Saturday, March 31, 2018

Friday, March 30, 2018

Argol and Zortan #ourauthorgang

Rich Feitelberg

In previous posts about my world, I described how the Aglaril, a set of elven magic gems, were made and how the elves and humans collaborated. Everything was great until the wizards of Davenar attempted to put an end to war with a spell of peace and prosperity for all. The spell went horribly wrong, and the city was destroyed unleashing demons upon the land.

In response the elves, led by King Argol leaped in action, mobilizing their forces to combat the new evil that threatened the world. Taking Balodol, the magic crown in which the gems had been placed, Argol did battle with the demons until only one remained, the most powerful and the strongest demon of all, Zortan.

The battle between Argol and Zortan is chronicled in Book 1 of the Aglaril Cycle and reproduced here.

The elves were now camped on a flat, desolate plain.
Beyond the camp, rock and rubble were strewn about. Broken and charred trees stood as the last clue that life had once thrived here. All other plants and animals had been blasted clean from the surrounding land, leaving only a bleak and barren tableau where nothing and no one moved.
From the elven camp and out into the ruined city, a lone figure rode a black horse. A silver circlet with seven gems rested on the rider’s head. He wore no armor and carried no sword or shield. No other protection was required with Balodol atop his brow. The long, dark hair that blew in the breeze and the rider’s green eyes identified him as an elf. His fierce expression confirmed his identity: it was Argol.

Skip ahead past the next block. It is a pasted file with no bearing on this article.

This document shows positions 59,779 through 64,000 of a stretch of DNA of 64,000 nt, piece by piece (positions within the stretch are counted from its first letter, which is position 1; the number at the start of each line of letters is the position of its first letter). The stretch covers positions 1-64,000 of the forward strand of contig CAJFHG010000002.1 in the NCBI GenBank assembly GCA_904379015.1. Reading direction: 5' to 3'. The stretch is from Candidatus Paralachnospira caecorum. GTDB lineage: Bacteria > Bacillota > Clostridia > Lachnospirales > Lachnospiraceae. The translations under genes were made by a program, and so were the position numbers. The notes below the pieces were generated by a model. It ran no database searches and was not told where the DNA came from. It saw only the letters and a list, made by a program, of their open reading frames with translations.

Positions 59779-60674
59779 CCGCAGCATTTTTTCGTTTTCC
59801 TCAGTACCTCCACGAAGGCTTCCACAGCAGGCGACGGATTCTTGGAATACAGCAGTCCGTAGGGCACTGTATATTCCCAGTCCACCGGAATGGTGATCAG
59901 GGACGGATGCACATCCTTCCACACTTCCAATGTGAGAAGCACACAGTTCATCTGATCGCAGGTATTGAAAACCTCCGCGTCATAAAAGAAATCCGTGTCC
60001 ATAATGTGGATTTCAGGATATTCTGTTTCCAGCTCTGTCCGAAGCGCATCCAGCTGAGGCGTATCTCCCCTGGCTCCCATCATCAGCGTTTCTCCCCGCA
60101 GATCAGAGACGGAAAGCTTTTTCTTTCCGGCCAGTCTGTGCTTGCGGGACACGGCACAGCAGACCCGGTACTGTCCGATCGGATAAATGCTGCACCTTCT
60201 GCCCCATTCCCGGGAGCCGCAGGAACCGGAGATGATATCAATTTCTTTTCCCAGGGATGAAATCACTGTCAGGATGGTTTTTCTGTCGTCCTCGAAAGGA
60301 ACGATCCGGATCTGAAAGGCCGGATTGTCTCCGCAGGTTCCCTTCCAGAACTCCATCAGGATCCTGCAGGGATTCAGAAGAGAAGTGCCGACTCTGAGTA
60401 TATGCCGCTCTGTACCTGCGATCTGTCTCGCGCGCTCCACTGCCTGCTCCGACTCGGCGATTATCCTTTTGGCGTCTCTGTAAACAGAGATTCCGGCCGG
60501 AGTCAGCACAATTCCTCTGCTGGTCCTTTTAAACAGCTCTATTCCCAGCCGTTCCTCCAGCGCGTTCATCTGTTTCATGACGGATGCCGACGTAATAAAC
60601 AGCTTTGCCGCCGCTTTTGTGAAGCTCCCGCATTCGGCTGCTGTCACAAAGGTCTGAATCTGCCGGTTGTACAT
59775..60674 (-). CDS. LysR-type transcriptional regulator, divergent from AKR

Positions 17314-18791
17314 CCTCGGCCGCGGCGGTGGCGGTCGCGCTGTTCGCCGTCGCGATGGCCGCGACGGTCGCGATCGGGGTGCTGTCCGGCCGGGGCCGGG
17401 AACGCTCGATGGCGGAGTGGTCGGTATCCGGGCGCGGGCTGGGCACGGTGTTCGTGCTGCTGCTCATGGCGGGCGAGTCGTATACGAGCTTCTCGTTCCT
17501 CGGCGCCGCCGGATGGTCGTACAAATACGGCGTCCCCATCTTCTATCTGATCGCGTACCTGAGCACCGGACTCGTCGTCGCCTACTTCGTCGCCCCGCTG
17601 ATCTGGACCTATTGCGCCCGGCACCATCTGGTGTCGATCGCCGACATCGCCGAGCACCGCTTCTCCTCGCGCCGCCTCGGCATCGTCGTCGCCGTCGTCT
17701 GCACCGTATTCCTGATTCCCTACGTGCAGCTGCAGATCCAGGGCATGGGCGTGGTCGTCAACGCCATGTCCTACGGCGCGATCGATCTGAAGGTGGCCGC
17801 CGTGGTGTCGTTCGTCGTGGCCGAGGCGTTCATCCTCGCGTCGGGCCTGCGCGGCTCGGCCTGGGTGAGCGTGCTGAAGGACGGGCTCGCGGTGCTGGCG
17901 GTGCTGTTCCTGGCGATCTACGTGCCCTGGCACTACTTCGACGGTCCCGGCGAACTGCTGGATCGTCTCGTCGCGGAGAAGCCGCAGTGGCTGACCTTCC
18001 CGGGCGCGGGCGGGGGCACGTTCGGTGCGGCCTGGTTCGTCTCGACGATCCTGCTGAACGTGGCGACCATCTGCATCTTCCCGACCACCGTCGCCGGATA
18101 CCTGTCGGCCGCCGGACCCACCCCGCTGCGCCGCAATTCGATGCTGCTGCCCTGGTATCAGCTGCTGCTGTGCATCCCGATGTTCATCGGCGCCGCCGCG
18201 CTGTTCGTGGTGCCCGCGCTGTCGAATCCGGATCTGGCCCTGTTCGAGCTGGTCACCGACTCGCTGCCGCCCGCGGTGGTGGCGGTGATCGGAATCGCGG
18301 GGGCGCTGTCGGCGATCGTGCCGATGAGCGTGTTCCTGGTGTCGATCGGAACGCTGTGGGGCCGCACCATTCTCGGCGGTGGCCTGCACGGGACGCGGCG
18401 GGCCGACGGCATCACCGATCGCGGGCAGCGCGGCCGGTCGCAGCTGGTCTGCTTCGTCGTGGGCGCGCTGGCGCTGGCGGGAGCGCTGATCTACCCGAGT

The elven king rode quickly and unimpeded through the desolation of the human city. The galloping of his steed was the only sound that could be heard. The land sloped gently towards the center of the devastation where the initial explosion had occurred. Argol rode on for several minutes, barely looking about.
He drew near a large crater and pulled up on the reins of his black stallion. Giant hands with claws half a foot long rested on the edge of the crater. Equally large wrists and arms disappeared into the hole.
Argol’s horse snorted. The giant hands moved at the sound. Immediately Argol was off his steed and preparing to summon the power of Balodol. The gems brightened and appeared to come alive. The hands pushed against the ground and the rock underneath each palm crumbled a bit from the pressure. A giant figure emerged from the crater with measured slowness. It had narrow yellow slits for eyes and sharp pointed fangs that looked like spikes protruding over its lower lip. No hair covered the demon’s head and large pointed ears moved as a malicious smile crept over its thin, drawn lips. It seemed to be considering Argol’s strength when its voice boomed.